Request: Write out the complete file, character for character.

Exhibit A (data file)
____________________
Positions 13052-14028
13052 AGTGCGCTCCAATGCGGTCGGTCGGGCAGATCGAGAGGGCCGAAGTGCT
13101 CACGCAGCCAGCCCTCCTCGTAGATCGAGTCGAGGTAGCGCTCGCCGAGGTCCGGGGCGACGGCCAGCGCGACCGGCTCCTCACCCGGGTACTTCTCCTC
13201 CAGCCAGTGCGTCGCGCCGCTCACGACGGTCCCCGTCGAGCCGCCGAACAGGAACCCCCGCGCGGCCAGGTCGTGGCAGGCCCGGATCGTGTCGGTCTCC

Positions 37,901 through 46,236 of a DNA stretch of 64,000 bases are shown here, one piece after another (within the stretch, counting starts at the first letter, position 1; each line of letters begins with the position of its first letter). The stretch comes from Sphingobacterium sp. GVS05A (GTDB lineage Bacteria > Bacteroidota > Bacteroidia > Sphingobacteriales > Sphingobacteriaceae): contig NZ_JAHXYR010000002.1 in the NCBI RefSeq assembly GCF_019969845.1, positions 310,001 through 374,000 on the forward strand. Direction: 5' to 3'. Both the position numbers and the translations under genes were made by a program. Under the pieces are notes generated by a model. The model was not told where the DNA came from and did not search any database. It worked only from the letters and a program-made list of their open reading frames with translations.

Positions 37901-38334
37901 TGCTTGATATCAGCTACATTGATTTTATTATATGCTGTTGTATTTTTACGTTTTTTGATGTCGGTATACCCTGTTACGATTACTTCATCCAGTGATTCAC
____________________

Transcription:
Positions 13052-14028
13052 AGTGCGCTCCAATGCGGTCGGTCGGGCAGATCGAGAGGGCCGAAGTGCT
13101 CACGCAGCCAGCCCTCCTCGTAGATCGAGTCGAGGTAGCGCTCGCCGAGGTCCGGGGCGACGGCCAGCGCGACCGGCTCCTCACCCGGGTACTTCTCCTC
13201 CAGCCAGTGCGTCGCGCCGCTCACGACGGTCCCCGTCGAGCCGCCGAACAGGAACCCCCGCGCGGCCAGGTCGTGGCAGGCCCGGATCGTGTCGGTCTCC

Positions 37,901 through 46,236 of a DNA stretch of 64,000 bases are shown here, one piece after another (within the stretch, counting starts at the first letter, position 1; each line of letters begins with the position of its first letter). The stretch comes from Sphingobacterium sp. GVS05A (GTDB lineage Bacteria > Bacteroidota > Bacteroidia > Sphingobacteriales > Sphingobacteriaceae): contig NZ_JAHXYR010000002.1 in the NCBI RefSeq assembly GCF_019969845.1, positions 310,001 through 374,000 on the forward strand. Direction: 5' to 3'. Both the position numbers and the translations under genes were made by a program. Under the pieces are notes generated by a model. The model was not told where the DNA came from and did not search any database. It worked only from the letters and a program-made list of their open reading frames with translations.

Positions 37901-38334
37901 TGCTTGATATCAGCTACATTGATTTTATTATATGCTGTTGTATTTTTACGTTTTTTGATGTCGGTATACCCTGTTACGATTACTTCATCCAGTGATTCAC